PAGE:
NASA/JPL/Malin Space Science Systems
Erosion has created a wide variety of landforms in the Cydonia region of Mars. Located in a zone of transition from cratered highlands to northern plains, Cydonia is a jumble of thousands of massifs, mesas, buttes, and hills---remnants of ancient cratered highlands in a state of advanced erosion. This Mars Global Surveyor (MGS) Mars Orbiter Camera (MOC) image shows a crater, slightly smaller than the famous 1 kilometer-diameter (0.62 miles) Meteor Crater in Arizona, U.S.A., that has been left standing high relative to the surrounding terrain because erosion removed most of the rock into which this crater originally formed. Later processes have mantled the crater and surroundings with debris that, at a finer scale, has also been eroded over time. This image occurs near 40.1°N, 13.6°W, and covers an area about 3 km (1.9 mi) across. Sunlight illuminates the scene from the lower left.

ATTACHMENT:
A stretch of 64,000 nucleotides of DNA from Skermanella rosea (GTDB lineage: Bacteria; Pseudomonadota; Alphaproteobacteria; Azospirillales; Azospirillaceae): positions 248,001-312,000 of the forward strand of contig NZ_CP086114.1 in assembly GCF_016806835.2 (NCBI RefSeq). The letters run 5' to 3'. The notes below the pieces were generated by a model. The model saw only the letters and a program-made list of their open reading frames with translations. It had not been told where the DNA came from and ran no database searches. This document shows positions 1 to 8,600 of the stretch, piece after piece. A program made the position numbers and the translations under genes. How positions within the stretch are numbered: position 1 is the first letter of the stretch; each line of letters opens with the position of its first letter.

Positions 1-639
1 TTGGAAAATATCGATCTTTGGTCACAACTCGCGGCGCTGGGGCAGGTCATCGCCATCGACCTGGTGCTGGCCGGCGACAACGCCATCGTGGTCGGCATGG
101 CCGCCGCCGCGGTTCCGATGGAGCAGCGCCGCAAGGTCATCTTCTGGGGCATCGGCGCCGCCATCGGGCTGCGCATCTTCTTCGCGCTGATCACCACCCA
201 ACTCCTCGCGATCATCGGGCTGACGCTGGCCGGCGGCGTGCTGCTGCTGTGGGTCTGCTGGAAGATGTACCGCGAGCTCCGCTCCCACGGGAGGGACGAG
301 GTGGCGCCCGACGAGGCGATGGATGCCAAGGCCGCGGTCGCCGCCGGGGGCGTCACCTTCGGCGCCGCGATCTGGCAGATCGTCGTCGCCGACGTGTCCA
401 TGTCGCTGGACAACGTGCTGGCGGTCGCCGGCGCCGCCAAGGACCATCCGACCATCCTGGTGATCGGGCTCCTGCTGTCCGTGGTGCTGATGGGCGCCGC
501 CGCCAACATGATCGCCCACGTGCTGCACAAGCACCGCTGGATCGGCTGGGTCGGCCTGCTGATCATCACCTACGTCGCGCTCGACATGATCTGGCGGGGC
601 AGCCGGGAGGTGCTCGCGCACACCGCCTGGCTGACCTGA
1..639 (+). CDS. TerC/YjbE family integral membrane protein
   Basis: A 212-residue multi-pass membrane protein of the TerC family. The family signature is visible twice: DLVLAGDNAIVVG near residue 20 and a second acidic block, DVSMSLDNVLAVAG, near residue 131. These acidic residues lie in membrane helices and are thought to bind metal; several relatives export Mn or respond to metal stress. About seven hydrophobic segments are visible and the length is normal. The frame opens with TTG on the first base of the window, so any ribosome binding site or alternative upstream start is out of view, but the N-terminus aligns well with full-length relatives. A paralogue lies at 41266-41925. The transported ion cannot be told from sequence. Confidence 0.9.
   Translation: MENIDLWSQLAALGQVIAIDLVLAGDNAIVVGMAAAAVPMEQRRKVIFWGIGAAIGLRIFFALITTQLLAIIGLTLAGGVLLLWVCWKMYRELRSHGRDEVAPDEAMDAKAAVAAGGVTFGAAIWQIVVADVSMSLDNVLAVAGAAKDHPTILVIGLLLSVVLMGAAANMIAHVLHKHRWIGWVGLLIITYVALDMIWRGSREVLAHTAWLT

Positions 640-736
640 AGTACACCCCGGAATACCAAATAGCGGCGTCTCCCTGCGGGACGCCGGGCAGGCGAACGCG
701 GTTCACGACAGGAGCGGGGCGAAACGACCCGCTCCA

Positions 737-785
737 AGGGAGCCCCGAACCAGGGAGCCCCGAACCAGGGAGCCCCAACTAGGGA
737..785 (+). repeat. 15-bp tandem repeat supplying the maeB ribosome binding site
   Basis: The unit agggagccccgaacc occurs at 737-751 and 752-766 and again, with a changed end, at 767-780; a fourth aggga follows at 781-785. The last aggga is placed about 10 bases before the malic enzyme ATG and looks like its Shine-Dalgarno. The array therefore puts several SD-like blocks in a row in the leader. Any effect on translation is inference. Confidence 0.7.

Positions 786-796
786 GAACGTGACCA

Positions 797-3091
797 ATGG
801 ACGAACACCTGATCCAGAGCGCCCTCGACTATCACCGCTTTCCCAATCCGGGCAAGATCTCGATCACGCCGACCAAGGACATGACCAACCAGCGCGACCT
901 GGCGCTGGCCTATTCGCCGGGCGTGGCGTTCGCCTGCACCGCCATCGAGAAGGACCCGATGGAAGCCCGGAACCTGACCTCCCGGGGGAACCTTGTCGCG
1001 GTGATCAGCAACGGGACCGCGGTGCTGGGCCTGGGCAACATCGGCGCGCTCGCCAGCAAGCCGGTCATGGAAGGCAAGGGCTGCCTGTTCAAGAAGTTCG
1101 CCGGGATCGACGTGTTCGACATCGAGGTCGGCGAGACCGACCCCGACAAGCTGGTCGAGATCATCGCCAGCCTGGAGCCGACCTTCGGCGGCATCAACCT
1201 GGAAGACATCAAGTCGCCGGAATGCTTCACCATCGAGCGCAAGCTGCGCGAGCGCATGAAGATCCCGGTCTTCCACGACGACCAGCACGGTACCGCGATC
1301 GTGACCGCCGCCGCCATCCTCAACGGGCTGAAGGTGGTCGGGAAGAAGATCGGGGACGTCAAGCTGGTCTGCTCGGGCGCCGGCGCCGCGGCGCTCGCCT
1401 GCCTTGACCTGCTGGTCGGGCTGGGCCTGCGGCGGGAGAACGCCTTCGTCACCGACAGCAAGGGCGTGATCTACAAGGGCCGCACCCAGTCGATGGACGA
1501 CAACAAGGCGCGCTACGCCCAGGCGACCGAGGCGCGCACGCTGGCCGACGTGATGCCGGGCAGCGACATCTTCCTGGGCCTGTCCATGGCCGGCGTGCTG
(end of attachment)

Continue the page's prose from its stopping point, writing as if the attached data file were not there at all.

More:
Malin Space Science Systems and the California Institute of Technology built the MOC using spare hardware from the Mars Observer mission. MSSS operates the camera from its facilities in San Diego, California. The Jet Propulsion Laboratory's Mars Surveyor Operations Project operates the Mars Global Surveyor spacecraft with its industrial partner, Lockheed Martin Astronautics, from facilities in Pasadena, California and Denver, Colorado.